Who Is Awkwafina?
In 2012, Awkwafina shared a video for her humorously boastful rap "My Vag" on YouTube. The video, which eventually went viral, cost her a job in book publicity but set her on the road to film and television stardom. In 2018 Awkwafina had key supporting roles in the hit films Ocean's 8 and Crazy Rich Asians. The next year she delivered an award-winning lead performance in The Farewell. She also co-created and stars in the series Awkwafina Is Nora From Queens.
Awkwafina was born Nora Lum on June 2, 1988, in Stony Brook, Long Island. She is the daughter of Chinese American Wally and Tia, who came to the United States from South Korea to study at SUNY New Paltz. Tia, a painter, suffered from pulmonary hypertension and passed away when Awkwafina was 4. Following this loss, Awkwafina began using humor to try to dispel the sadness she saw in those around her. She wrote in People magazine in 2019, "I think all the time, what would I have been doing if my mom hadn't passed? I don't think I’d be here, because I think that I had to face a certain level of trauma to be so joyously self-deprecating and so free."
Her father and his mother raised Awkwafina in Forest Hills, Queens. She's said that as a child, "My every birthday wish was, 'I want to someday be on TV.'" Yet she felt the lack of role models who looked like her until a 7-year-old Awkwafina saw Margaret Cho on the small screen. Awkwafina feels that Cho "changed my life. If it wasn’t for her, I wouldn’t be doing this." Lucy Liu was another inspiration; a young Awkwafina waited outside the Saturday Night Live studios to see Liu when she hosted the show.
Awkwafina has credited her grandmother, who never fit the stereotype of a submissive Asian woman, with boosting her confidence: "My grandma raised me with unconditional love. People used to make fun of me about my [low, raspy] voice. I’ve always had this voice, even as a kid, and my grandma told me, 'Don't ever be ashamed of what makes you weird, because that is why I love you, and that's what makes you special.'"
School and Early Career
Awkwafina started playing the trumpet in school, a choice she made because it was the loudest instrument available (too many kids wanted the drums). Her playing got her into Fiorello H. LaGuardia High School (the school that inspired the film and TV show Fame), but she agreed with her teachers that she shouldn't pursue a career with the instrument. After graduation, she attended SUNY Albany, where she majored in journalism and minored in women's studies.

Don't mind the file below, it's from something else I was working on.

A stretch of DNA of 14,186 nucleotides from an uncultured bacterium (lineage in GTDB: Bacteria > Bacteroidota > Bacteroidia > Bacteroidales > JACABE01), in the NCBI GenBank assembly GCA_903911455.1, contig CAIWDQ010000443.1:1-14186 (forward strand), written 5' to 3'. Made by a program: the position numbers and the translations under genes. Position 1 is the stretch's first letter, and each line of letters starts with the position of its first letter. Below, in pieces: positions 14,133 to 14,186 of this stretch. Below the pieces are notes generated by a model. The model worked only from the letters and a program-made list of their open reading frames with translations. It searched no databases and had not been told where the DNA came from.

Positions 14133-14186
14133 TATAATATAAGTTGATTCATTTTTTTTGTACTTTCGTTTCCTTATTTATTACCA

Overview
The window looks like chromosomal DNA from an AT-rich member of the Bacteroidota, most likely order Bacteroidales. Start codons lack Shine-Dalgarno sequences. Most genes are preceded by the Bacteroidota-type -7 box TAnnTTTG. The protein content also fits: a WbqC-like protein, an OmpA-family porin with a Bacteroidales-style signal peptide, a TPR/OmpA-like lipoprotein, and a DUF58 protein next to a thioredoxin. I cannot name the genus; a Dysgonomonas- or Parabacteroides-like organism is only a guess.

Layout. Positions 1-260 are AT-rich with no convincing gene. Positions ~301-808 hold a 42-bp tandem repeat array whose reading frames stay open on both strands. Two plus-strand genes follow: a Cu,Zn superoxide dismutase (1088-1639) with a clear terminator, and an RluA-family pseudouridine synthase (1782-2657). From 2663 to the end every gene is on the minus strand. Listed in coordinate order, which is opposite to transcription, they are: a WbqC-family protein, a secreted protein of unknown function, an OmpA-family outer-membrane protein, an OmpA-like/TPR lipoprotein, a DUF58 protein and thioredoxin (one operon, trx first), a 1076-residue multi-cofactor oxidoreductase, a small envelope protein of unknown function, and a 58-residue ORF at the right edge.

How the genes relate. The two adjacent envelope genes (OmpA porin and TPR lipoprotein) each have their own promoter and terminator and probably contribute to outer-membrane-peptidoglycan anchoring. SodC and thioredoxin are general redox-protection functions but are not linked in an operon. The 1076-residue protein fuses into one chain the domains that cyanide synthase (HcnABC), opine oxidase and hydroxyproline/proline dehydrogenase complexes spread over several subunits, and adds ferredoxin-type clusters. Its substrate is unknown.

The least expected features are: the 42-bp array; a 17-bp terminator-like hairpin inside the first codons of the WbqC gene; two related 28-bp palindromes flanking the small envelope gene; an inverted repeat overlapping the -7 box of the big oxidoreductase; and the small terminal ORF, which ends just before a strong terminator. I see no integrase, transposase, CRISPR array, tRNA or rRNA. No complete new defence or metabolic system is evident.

Following college, Awkwafina worked as a publicity assistant but was let go after "My Vag" came out. She then took on a variety of jobs, including at a vegan bodega, to make ends meet while pursuing a career in entertainment. At this time her father urged her to consider what he believed were more secure positions, such as an air traffic controller or meat inspector. However, he came to accept Awkwafina's path as she climbed the ladder of success.
Creating the Name Awkwafina
Awkwafina came up with the name Awkwafina when she was 16, with the spelling a nod to her feelings of awkwardness. Years later, when she posted the video for "My Vag" on YouTube, "it seemed disingenuous to pick a random name to put the video under, so I stuck with what I felt was right. Then people started calling me that in real life."
In a 2018 interview, Awkwafina explained how creating a new identity has helped her perform: "She comes in, and in many ways, she represents that universal aspect of confidence — that voice you kind of reach into when you need to pick yourself up." Yet in Vanity Fair's Hollywood 2020 issue, she said her identities as Nora and as Awkwafina have become less separate, "I mean, when I first started as Awkwafina there was a more distinct duality, where this is the one that’s performing and this is the one that’s at home having a panic attack. But as I get older, I think they’re the same person. This is the one that this one hides behind, you know?"
Awkwafina developed a love of rap music when she was young, was rapping herself by the age of 13, and later began using GarageBand to produce her own beats. "My Vag" was written when she was 19, a comeback to Mickey Avalon's "My Dick." In 2012 she recorded a low-budget video of the amusingly trash-talking song and uploaded it to YouTube. The decision proved to be a turning point in her life, as she described to Rolling Stone in 2018, "I didn't expect anything to happen. There was no game plan. I had nothing to lose, y'know. And to this day, everything that has happened to me — my first movie gig, my first non-music gig — was all from that."